Color Schemes for Interior Decorating
Establishing the color scheme for a room is of utmost importance. Ask any interior designer. To recover a sofa costs hundreds of dollars. Replacing the carpeting
also costs thousands of dollars. But replacing paint on a wall - that's quite inexpensive and easy to do.
The best way to establish a color scheme for your home is to find a pattern or work of art or multicolored fabric that appeals to you. Maybe your inspiration
will come from something in your wardrobe. Analyze the colors in the piece and determine in your mind why you are drawn to the piece. Look at the proportions assigned
to each color in the piece. Unless the dominant color is very dark or extremely bright, it might make a good choice for the dominant part of a room: walls/floors.
I'm qualifying this, because you really need to be careful of putting very dark or very bright, bold colors in large masses in your room. So think it through carefully
before you act. Look at the smaller colors in your inspiration piece. These will make excellent choices for your room's accent pieces: pillows, floral arrangements, etc.
Your success will be in the "eye of the beholder". With a myriad of choices before you, this will help narrow the puzzling field down. To understand color better,
you should know there are 12 colors on the color wheel. Three are primary colors, three are secondary colors and three are tertiary colors. All colors come from these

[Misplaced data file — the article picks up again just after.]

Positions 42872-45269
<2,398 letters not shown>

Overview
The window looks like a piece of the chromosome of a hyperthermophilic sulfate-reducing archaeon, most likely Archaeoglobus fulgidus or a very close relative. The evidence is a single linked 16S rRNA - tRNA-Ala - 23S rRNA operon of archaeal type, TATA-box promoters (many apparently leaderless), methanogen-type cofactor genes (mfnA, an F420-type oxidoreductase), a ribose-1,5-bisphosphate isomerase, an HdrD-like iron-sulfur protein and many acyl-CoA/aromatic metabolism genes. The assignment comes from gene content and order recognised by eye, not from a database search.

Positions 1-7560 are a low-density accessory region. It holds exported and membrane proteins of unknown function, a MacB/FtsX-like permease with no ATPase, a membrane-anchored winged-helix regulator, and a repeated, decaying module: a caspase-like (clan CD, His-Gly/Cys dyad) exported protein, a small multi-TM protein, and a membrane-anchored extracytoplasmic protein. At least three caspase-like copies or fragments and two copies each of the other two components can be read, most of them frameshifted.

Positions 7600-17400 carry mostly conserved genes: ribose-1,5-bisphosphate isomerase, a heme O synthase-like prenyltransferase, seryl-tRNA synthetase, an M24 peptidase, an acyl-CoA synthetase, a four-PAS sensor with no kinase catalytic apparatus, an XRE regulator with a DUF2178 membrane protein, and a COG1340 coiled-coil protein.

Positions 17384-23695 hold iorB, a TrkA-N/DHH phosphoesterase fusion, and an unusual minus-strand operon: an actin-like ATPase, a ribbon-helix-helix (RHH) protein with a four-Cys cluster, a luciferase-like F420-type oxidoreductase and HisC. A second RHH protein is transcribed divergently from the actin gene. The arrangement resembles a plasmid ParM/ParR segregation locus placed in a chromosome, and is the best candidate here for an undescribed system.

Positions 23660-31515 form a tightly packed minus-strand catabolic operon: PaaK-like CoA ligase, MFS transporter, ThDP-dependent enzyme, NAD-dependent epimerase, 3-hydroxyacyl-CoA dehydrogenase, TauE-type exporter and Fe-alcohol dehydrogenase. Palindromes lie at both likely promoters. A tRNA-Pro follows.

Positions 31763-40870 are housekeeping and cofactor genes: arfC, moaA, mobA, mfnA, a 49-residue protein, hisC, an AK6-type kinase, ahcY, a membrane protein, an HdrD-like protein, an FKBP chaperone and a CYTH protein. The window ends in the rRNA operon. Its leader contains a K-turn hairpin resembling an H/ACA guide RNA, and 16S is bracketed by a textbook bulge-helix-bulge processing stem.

colors and these are the colors that form what's called "color theory".
Your primary colors are red, blue and yellow. Primary colors are pure colors. They cannot be created from other colors. Instead, all colors are created from them.
Secondary colors then are orange, green and violet. When equal parts of red, blue or yellow are added to equal parts of one other primary color, you get the
secondary color. On the color wheel, the secondary colors appear between the primary colors. When you mix an equal amount of yellow with red, you get orange. When you
mix an equal part of red with blue, you get violet. And when you mix and equal part of yellow with blue, you get green.
Finally there are the tertiary colors which are formed whenever you mix a primary color with a secondary color next to it. When mixing a primary color with another
primary color, then mixing it with a secondary color, the new color formed becomes less vivid - more subdued or grayed. Hence it is a tertiary color.
Color has a wonderful ability to visually affect the size of things. It can make objects appear larger or smaller. It can even make rooms feel larger or smaller.
And you can even divide all color into two color keys: warm and cool. Warm colors tend to advance forward. Dark colors also seem to move forward. And cool colors tend
to recede or move back. So you can literally change the perceived shape and size of a room, or even objects in a room, by the choice of color.
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Barbara Jennings is author of 10 decorating books: Decor Secrets Revealed, Rearrange It, Home Staging for Profit, Home Staging for Yourself,
Arrange Your Stuff, Advanced Redesign, Pro Art Consulting, Where There's a Wall - There's a Way, The Art of Hanging Art, Great Parties! Great Homes!
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